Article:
7. A mechanical device for enhancing the halo density in the TMX-U tandem mirror

    International Nuclear Information System (INIS)

    Hsu, W.L.; Barr, W.L.; Simonen, T.C.

    1984-01-01

    The halo recycler, a mechanical device similar to pump limiters used in tokamaks, is studied as a means of enhancing the halo plasma density in the Tandem Mirror Experiment Upgrade (TMX-U). The recycler structure consists of an annular chamber at each end of the tandem mirror device where the halo plasma is collected. The halo plasma density is increased by recycling the halo ions as they are neutralized by the collector plate. With sufficient power fed into the halo electrons, the recycler can sustain an upstream electron temperature of 30 eV for effective halo shielding while maintaining a low temperature of 5 eV near the collector plate to reduce sputtering. A power flow model has shown that the required power for heating the halo is low enough to make the halo recycler a practical concept. (orig.)

  8. Materials considerations for the coupling of thermochemical hydrogen cycles to tandem mirror reactors

    International Nuclear Information System (INIS)

    Krikorian, O.H.

    1980-01-01

    Candidate materials are discussed and initial choices made for the critical elements in a liquid Li-Na Cauldron Tandem Mirror blanket and the General Atomic Sulfur-Iodine Cycle for thermochemical hydrogen production. V and Ti alloys provide low neutron activation, good radiation damage resistance, and good chemical compatibility for the Cauldron design. Aluminide coated In-800H and siliconized SiC are materials choices for heat exchanger components in the thermochemical cycle interface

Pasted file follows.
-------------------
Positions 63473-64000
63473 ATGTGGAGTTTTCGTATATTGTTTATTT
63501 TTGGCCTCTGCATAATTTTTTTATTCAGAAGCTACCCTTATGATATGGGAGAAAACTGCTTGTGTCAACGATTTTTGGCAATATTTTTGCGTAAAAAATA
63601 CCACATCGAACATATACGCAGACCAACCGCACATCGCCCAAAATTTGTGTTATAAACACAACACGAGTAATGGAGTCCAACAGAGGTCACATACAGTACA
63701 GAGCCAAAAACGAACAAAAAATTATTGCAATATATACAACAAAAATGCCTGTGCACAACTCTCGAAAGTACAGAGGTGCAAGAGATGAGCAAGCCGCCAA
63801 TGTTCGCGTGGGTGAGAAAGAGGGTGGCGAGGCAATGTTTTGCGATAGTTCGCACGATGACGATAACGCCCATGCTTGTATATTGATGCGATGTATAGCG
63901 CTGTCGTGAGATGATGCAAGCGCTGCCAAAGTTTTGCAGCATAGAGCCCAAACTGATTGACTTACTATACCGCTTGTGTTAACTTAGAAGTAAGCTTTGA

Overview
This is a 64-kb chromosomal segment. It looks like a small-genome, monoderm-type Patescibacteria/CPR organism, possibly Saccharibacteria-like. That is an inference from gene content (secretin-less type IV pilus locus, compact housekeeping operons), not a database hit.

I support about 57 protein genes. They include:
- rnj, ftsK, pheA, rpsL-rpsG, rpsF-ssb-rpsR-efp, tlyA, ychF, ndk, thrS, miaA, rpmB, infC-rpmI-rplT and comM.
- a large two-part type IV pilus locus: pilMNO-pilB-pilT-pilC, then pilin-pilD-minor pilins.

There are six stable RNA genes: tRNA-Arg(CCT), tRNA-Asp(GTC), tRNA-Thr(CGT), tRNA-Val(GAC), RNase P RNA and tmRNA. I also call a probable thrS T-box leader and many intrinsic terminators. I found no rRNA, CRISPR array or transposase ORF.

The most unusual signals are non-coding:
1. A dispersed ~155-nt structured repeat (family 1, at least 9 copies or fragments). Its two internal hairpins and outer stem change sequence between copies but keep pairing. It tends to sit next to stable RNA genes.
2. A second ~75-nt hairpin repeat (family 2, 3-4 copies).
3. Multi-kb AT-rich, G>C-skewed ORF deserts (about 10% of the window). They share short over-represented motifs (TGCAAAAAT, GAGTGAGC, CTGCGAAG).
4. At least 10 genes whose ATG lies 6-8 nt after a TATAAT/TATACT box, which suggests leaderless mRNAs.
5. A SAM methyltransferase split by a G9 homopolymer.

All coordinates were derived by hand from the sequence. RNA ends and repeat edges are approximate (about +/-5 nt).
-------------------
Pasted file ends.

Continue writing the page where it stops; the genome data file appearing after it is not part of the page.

9. Feasibility study of a fission-suppressed tandem-mirror hybrid reactor

    International Nuclear Information System (INIS)

    Lee, J.D.; Moir, R.W.; Barr, W.L.

    1982-04-01

    Results of a conceptual design study of a U-233 producing fusion breeder consisting of a tandem mirror fusion device and two types of fission-suppressed blankets are presented. The majority of the study was devoted to the conceptual design and evaluation of the two blankets. However, studies in the areas of fusion engineering, reactor safety, fuel reprocessing, other fuel cycle issues, economics, and deployment were also performed

  10. Constraints on very-high-β, edge-stabilized tandem-mirror reactors

    Science.gov (United States)

    Potok, R. E.

    1985-08-01

    There are several tandem-mirror schemes which propose a very high β and edge stabilization for the center-cell plasma ( β being the ratio of the plasma pressure to the vacuum magnetic-field pressure). While the exact criteria for the edge stabilization are uncertain, it is possible to analyze the option space in which a very-high- β mirror reactor would operate. The primary physics constraints on such a reactor are the energy balance at ignition, the buildup of He4 ash and the hot α-particle β( β {α/hot}), and the need for adiabatic conservation of the hot α-particle gyro-orbits in the axial field gradients at the center-cell ends. There are also engineering constraints on the allowable wall loading and plant size. In this paper, a wall-stabilized tandem-mirror reactor is analyzed and is found to be an attractive device requiring low center-cell vacuum fields (of the order of 2 to 3 tesla). A primary requirement is that the plasma edge have a thermal conductivity near classical values.